I am amazed at the difference a coach can make in our lives.
Our younger daughter is a different person because of what two coaches have spoken into her life in a short two weeks. She is in her first year of college, dancing on the dance squad and running cross country in order to condition to run track in the spring. She was originally recruited by the dance coach but politely declined because she knew they were a very 'technical' squad and she had never had formal dance lessons. Expression and choreography come naturally to her but she felt as if she might not measure up since she had lacked the training. The coach assured her that she had qualities that would be an asset to the team and persisted in recruiting Jenna.
Practices began the day after she moved in. Six hours a day. Three in the morning, three in the afternoon. Jenna loved it. She loves to dance and loves the girls she's dancing with. Practices have been hard and demanding and fun all rolled into one.
The other night, as I was talking to Jenna she mentioned that she owed one girl fifty cents.
"What for?" I asked.
"For saying, 'I can't,'" she replied.
Jenna went on to explain that they had her start paying a quarter every time she said she couldn't do one of the aspects of dance that they were trying to teach her. She said they are all really patient but that they told her she has to stop saying she 'can't.' Having to pay that quarter made her more aware of what she was saying and, for the most part, halted the negative talk. Great coaching.
The track coach has done the same thing – just in a different way. After two surgeries and a leg that didn't heal quite right, Jenna gave up on her dream of ever running in college. During a visit to the college over the summer, the track coach sat down with her and told her they could give her money to run. She wasn't sure she could. He told her he knew of what had happened with her injury but had seen her run before and believed she had real ability. He offered no guarantees, except for that he would help her get stronger. Her surgeon had told her that how that knee was by June 1 was how it would be the rest of her life. Her track coach wasn't willing to believe that and has worked more in these last two weeks with her than anyone has in the last two years. There has been pain and exhaustion, but we have also seen restored hope and joy. We saw her Saturday night and the first thing she showed us was the difference in her left leg! Now she tells people she is dancing and running for the school.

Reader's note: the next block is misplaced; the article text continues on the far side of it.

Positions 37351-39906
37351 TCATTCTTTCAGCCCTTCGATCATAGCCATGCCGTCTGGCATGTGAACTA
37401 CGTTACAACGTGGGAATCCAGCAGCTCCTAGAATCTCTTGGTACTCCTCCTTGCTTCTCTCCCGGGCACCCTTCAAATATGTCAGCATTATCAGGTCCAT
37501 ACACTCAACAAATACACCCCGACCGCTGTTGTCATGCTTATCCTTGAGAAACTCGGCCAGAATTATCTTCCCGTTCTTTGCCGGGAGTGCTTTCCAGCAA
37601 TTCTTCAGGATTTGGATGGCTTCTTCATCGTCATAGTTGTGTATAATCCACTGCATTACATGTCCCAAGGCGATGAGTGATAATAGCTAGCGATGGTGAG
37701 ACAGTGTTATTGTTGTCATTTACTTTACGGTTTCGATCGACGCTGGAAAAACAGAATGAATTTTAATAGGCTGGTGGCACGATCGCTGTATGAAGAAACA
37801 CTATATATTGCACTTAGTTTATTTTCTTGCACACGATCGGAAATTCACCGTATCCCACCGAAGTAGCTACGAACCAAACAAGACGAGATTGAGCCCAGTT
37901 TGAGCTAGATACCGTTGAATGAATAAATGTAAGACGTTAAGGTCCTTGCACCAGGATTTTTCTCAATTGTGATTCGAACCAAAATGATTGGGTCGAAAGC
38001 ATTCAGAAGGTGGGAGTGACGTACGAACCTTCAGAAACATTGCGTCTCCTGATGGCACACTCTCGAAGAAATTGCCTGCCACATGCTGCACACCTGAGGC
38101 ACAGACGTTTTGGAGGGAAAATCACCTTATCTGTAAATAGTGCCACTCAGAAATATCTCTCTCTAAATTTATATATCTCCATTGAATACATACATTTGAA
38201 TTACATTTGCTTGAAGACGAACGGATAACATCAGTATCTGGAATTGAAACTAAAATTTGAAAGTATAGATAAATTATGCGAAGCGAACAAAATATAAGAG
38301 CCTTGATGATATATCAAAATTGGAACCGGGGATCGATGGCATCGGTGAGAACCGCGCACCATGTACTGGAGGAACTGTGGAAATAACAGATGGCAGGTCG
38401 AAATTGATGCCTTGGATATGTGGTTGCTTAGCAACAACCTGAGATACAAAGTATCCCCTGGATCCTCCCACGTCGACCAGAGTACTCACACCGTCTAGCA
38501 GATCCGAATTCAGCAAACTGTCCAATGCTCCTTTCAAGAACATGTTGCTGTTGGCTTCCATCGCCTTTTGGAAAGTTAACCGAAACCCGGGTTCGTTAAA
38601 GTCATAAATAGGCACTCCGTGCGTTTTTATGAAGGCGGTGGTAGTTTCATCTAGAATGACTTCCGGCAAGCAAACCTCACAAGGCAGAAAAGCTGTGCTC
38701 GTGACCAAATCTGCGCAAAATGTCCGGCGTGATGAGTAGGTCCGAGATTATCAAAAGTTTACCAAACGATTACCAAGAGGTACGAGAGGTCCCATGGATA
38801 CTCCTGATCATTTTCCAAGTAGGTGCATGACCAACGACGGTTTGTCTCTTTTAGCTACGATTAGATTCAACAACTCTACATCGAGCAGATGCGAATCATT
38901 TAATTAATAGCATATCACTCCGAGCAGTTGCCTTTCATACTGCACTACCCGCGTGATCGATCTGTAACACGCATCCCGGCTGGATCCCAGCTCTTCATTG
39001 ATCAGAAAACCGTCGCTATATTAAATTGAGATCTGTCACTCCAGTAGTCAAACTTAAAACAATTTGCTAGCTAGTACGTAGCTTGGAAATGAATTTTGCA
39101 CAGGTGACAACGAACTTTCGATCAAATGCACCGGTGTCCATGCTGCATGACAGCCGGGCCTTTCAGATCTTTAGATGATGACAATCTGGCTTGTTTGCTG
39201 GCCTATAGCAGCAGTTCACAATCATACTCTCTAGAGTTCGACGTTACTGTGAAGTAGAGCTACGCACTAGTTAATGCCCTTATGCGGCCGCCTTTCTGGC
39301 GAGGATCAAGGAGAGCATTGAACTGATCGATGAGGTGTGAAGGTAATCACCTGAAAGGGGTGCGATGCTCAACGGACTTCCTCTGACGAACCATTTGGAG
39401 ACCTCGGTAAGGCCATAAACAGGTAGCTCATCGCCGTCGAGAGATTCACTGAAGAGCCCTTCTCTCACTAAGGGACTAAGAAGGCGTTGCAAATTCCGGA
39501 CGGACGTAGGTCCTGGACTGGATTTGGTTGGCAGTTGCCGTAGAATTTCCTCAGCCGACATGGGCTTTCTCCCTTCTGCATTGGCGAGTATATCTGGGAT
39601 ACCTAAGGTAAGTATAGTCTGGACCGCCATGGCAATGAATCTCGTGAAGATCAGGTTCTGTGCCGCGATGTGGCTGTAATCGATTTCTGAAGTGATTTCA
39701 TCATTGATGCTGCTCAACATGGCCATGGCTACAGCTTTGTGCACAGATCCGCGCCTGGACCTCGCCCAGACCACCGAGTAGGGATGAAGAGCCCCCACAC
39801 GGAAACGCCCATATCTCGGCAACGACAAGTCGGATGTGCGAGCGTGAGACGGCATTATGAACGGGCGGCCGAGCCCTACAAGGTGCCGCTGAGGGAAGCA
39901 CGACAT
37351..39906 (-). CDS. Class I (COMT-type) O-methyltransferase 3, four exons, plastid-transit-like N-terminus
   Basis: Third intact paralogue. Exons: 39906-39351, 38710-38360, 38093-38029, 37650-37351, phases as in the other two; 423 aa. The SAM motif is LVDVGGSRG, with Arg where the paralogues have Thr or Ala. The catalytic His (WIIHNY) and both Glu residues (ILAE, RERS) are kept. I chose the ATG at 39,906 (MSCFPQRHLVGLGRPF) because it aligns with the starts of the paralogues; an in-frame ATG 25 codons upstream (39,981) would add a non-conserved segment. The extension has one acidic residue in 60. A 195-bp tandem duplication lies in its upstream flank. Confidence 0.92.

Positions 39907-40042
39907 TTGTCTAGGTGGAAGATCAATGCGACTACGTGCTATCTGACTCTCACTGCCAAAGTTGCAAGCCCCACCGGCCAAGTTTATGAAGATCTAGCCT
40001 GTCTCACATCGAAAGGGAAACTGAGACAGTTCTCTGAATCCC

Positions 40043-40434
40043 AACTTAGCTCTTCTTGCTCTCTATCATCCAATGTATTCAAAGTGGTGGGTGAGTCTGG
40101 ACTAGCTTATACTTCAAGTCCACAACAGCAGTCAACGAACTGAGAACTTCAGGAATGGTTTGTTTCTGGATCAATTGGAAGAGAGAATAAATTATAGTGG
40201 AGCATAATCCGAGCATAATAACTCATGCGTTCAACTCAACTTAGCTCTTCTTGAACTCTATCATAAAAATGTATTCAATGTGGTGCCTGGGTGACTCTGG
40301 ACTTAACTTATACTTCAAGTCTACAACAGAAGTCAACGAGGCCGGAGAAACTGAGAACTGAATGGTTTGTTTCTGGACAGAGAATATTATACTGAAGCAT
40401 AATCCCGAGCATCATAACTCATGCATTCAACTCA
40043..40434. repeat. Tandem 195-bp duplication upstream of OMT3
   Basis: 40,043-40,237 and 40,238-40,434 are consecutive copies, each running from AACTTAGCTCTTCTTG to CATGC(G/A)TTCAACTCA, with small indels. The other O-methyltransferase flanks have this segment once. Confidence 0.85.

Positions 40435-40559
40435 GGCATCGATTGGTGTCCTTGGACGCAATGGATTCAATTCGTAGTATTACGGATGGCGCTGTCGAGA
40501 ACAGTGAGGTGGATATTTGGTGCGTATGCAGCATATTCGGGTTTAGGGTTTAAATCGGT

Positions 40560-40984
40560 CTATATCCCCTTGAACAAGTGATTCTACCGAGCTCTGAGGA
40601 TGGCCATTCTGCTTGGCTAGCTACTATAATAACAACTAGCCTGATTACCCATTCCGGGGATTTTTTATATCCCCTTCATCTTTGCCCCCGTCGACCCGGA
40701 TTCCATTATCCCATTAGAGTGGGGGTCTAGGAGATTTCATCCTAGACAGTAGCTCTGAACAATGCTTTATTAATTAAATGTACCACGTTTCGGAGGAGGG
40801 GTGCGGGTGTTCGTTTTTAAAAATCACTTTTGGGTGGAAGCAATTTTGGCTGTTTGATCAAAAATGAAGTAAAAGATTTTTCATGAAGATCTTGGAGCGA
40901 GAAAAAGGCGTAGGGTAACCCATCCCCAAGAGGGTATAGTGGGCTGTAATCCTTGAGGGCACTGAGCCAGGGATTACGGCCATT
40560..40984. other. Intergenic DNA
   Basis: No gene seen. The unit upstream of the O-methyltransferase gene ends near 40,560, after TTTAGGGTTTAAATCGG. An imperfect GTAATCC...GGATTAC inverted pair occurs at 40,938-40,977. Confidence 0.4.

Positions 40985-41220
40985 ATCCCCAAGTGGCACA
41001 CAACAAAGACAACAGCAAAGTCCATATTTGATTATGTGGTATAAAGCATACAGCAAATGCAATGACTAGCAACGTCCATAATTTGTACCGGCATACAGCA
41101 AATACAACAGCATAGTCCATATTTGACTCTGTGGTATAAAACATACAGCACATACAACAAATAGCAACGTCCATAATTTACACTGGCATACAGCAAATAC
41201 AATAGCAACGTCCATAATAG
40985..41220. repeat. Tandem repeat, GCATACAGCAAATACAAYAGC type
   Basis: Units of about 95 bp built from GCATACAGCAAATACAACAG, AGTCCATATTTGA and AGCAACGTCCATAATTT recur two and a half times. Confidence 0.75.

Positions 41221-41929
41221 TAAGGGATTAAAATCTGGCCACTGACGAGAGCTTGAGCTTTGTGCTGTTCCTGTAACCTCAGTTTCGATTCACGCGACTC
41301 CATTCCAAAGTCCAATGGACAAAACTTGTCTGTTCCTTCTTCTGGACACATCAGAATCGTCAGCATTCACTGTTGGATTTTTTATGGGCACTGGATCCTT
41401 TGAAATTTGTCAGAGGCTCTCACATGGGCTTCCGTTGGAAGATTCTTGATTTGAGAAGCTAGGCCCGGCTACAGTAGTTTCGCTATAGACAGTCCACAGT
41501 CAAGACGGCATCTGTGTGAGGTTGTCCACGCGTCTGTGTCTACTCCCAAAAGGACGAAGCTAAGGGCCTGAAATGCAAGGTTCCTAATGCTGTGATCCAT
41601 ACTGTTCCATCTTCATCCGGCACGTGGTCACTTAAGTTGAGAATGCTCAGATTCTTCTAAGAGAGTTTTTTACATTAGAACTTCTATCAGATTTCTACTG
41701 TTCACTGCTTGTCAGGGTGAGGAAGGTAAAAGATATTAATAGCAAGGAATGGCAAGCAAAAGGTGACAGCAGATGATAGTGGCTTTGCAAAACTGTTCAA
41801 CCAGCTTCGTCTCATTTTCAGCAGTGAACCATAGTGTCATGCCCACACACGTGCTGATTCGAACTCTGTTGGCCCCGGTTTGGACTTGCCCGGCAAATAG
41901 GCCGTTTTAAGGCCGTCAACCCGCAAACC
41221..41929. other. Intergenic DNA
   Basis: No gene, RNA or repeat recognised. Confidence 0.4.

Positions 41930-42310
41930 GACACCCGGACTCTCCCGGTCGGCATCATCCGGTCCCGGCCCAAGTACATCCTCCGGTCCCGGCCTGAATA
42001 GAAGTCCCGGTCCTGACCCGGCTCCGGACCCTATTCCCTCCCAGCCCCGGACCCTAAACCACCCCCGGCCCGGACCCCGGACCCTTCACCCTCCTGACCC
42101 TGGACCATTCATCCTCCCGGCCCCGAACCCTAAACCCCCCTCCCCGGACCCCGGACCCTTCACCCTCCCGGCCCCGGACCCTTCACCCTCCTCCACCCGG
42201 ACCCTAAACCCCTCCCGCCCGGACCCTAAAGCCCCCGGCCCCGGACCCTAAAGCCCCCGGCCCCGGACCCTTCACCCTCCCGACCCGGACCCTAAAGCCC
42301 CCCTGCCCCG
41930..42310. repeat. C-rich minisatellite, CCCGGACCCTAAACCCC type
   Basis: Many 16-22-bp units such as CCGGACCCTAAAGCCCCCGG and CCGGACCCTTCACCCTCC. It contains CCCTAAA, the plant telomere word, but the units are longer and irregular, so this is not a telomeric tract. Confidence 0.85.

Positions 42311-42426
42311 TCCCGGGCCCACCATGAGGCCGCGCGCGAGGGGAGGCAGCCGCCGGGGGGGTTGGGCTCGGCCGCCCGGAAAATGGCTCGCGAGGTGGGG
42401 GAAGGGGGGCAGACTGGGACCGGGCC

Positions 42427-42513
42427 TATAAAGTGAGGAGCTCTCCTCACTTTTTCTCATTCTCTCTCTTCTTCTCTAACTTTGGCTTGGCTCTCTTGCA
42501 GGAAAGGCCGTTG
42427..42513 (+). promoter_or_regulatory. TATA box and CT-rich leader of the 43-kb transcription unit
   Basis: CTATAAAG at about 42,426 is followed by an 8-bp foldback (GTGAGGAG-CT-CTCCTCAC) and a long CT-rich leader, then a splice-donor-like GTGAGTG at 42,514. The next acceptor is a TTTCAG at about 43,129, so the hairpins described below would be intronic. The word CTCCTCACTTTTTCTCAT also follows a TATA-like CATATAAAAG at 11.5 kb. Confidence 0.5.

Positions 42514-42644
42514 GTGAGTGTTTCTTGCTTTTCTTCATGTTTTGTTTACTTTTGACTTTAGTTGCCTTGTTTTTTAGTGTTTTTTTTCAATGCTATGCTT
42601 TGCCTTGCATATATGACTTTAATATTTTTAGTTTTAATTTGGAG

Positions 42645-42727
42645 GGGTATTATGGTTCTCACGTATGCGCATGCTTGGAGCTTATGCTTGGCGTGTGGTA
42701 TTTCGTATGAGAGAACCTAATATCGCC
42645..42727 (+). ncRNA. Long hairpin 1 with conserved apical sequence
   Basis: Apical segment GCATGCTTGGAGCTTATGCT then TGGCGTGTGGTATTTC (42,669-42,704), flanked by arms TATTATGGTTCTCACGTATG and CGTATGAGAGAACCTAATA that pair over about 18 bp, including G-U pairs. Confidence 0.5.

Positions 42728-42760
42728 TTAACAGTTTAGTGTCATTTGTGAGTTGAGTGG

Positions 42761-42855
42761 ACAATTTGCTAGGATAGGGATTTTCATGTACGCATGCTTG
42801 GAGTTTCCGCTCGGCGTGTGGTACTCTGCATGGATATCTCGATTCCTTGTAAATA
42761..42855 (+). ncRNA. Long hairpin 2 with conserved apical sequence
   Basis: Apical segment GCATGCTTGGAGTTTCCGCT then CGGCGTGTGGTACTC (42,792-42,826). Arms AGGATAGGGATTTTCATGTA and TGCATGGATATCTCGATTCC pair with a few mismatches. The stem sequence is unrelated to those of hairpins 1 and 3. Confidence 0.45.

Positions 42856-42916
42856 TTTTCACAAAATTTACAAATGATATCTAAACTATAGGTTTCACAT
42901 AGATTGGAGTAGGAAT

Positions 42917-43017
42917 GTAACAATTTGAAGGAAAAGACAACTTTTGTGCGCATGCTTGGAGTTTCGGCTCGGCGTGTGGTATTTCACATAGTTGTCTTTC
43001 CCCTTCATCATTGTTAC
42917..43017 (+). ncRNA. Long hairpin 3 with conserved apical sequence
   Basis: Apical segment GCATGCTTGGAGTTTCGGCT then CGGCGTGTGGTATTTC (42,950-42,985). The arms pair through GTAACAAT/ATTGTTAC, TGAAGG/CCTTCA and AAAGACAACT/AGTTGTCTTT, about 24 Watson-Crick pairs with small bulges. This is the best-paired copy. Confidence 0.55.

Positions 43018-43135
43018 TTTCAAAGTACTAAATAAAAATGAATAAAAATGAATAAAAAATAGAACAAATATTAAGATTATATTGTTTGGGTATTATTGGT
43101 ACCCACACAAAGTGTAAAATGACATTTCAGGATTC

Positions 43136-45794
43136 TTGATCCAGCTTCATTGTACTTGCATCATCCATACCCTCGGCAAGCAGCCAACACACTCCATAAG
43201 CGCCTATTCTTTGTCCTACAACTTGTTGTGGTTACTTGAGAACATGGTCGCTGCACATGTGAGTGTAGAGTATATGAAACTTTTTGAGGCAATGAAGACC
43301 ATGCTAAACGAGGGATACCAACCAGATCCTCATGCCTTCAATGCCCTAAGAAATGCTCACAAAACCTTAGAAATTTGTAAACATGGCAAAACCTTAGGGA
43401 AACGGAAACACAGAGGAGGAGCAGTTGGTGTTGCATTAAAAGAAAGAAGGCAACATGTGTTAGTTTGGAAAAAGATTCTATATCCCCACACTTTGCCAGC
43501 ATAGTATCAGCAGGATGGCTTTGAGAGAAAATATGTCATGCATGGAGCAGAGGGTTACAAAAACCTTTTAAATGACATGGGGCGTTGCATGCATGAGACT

Tomorrow I leave for 15 days on a tour to British Columbia. I am the Tour Director. That British Columbia tour was the very first tour I ever did eight years ago. I had been briefed and a tiny-bit trained but had never taken a group of people on my own. Why in the world would I think I could do a thing like that? I had never been to British Columbia! Once again, it was a good coach. A person who believed I could even when I wasn't sure I could. A person who was willing to provide the opportunity and even pay me for the job even when they had no proof that I could do it. Not unlike Jenna's track coach, he believed I was strong enough to do it. This is now my 3rd time to British Columbia. I have been to Nova Scotia four times. No matter where it takes me, I never turn down an opportunity, Has it always been easy? No. Have I had to step out of my comfort zone? Yep…way out! Has it been worth it? Absolutely!
We grow and are strengthened by saying, "I can." New opportunities and open doors are created when we are willing to step away from what we ordinarily do and are willing to try something new. You may find strength you didn't know you had or find healing you didn't know was possible. In the midst of the 'work', you may even find joy. This week, we are asking our Angels to rise to the occasion and say, "Yes, I can!" to some challenges we've set before them. The beauty of such a plan is that we will all be better for it.
Stepping Out With You,